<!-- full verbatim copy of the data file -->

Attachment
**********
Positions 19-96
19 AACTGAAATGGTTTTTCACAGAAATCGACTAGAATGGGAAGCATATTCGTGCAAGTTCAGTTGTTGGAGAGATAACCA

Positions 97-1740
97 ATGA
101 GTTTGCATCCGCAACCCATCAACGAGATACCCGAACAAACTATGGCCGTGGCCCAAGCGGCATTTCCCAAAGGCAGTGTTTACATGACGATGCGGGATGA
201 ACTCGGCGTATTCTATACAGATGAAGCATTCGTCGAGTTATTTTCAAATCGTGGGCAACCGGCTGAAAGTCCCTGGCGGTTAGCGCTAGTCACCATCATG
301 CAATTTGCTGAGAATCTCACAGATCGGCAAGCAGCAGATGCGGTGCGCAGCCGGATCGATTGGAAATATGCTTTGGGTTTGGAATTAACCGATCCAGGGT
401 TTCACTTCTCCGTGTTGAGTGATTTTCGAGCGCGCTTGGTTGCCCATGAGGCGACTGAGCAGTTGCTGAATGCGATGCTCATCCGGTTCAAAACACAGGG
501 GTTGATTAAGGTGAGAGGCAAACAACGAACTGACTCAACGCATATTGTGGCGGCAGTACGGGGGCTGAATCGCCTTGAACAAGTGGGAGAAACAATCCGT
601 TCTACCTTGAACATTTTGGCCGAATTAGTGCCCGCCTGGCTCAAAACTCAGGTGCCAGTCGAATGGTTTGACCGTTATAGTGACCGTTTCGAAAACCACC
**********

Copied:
Positions 19-96
19 AACTGAAATGGTTTTTCACAGAAATCGACTAGAATGGGAAGCATATTCGTGCAAGTTCAGTTGTTGGAGAGATAACCA

Positions 97-1740
97 ATGA
101 GTTTGCATCCGCAACCCATCAACGAGATACCCGAACAAACTATGGCCGTGGCCCAAGCGGCATTTCCCAAAGGCAGTGTTTACATGACGATGCGGGATGA
201 ACTCGGCGTATTCTATACAGATGAAGCATTCGTCGAGTTATTTTCAAATCGTGGGCAACCGGCTGAAAGTCCCTGGCGGTTAGCGCTAGTCACCATCATG
301 CAATTTGCTGAGAATCTCACAGATCGGCAAGCAGCAGATGCGGTGCGCAGCCGGATCGATTGGAAATATGCTTTGGGTTTGGAATTAACCGATCCAGGGT
401 TTCACTTCTCCGTGTTGAGTGATTTTCGAGCGCGCTTGGTTGCCCATGAGGCGACTGAGCAGTTGCTGAATGCGATGCTCATCCGGTTCAAAACACAGGG
501 GTTGATTAAGGTGAGAGGCAAACAACGAACTGACTCAACGCATATTGTGGCGGCAGTACGGGGGCTGAATCGCCTTGAACAAGTGGGAGAAACAATCCGT
601 TCTACCTTGAACATTTTGGCCGAATTAGTGCCCGCCTGGCTCAAAACTCAGGTGCCAGTCGAATGGTTTGACCGTTATAGTGACCGTTTCGAAAACCACC